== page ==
Critical success factors for donor
results from a Delphi study to
inform the Global Partnership for
Sustainable TourismDr Xavier Font
When and how does aid succeed ?
How do we understand failure/success?
• Success. Achieving the
project’s goals and
objectives, in time,
cost and quality and
in the context of the
project’s terms of
et al., 2010).
• The business aid
• Project evaluation
• Delphi results
• lack of transparency in decision making about
• development assistance is often assumed to be
apolitical, in reality practice has been closer to
• Donors prefer to finance short term, target driven
projects; whereas effective aid usually requires
core funding over a longer period in order to
facilitate local empowerment (Birdsall, 2004).
• Mosley, Harrigan and Toye (1995) have argued that
staff are under pressure to meet disbursement
targets and spending the budget is a primary
• Failure to disburse funds may be seen as an indicator
that there are problems in the country department
which reflects badly on staff (Edgren, 1996).
• Budgets are committed to interventions based on
pledges, not performance, or when the latter is
taken into account, it relates to procedural due
diligence and not impact (Svensson, 2003).
THE BUSINESS OF AID
• principal–agent relations. Agency problems
from having unclear aid contracts that do
not provide sufficient incentive to the
recipient to use aid effectively (Paul, 2006)
• Rent-seeking behaviour arising from aid
dependency (Svensson, 2000)
• Coordinators of development projects perceive
success of their own projects based on the
management performance (as commonly
defined, by time, cost and quality) and on the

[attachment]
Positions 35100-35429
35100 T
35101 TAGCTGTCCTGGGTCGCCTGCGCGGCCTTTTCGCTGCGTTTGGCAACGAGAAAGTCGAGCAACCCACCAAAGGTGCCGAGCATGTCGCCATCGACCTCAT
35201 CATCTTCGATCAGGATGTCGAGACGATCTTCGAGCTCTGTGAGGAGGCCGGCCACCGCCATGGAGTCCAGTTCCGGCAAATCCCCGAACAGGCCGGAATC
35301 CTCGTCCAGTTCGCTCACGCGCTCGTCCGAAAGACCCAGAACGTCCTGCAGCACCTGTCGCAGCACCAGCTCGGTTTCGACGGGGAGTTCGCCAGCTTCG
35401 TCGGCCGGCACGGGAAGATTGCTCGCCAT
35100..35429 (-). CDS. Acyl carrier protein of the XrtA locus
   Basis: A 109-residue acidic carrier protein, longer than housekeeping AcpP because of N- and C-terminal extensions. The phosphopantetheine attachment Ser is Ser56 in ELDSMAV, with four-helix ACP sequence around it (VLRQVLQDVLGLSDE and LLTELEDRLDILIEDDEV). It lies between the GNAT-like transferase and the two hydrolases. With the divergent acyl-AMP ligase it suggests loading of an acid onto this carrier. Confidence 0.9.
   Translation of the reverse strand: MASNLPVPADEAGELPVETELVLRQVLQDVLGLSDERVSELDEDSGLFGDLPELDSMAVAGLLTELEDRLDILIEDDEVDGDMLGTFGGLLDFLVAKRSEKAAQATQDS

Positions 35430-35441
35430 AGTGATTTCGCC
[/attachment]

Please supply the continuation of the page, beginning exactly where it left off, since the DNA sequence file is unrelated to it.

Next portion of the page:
project’s profile (visibility/ reputation/ image)
• Project impact (performance against objectives in
the logical framework) not an important
criteria for coordinators of projects. All about
getting the job done on time, on budget and on
spec, and being seen to do a good job ( Diallo
and Thuillier, 2004)
Donor or need driven?
• technical assistance projects are donor-driven
and not based on the local needs (Godfrey et
• the result of having limited knowledge of the
local realities (Williamson, 2010).
• All too often donors have not shown respect for
the knowledge of others (Chambers, 1997),
• and then wondered why the intermediaries and
implementers do not do as they are told.
• Fallen short of its intended purpose, failing to adapt to
local conditions, being used as a short term fix, not
measuring or reporting the impacts, and lacking in
consistent approaches (Wilson, 2007).
• Learning needs to take place collaboratively, and
slowly, based on trust and mutual respect (Wilson,
• Technical assistance rarely creates communities of
practice for joint and long term collaborative
learning (Johnson, 2007).
• Self-reliance does not happen overnight, changing
mental structures and allowing the recipients to see
for themselves what can be achieved is far more
complex (Briedenhann, 2011).
• How all stakeholders learn from previous
experience through project evaluation, as
impacts of interventions are rarely reported
• The argument that since all impacts cannot be
captured it is not worth reporting, needs to be
• We know more about whether programmes met
the expected milestones and spend on the
right budgets than about the impact of these
interventions (Savedoff, Levine and Birdsall,
What is valued
• Valuing the timely spending of budgets and
accomplishing of outcomes over the
achievement of measurable impacts
• SNV’s focus in monitoring and evaluation was on
outputs and outcomes, not impacts (Hummel
and van der Duim, 2012)
• lack of incentives and the numerous technical,
bureaucratic and political challenges that
impede good impact evaluations (Savedoff,
Levine and Birdsall, 2006).
The top six reasons for project failure
1. unprofessional project management,
2. lack of understanding of the local situation,
3. unskilled/unprofessional implementation,
4. lack of leadership,
5. Lack of collaboration and communication
between stakeholders and
6. poorly defined project scope and scale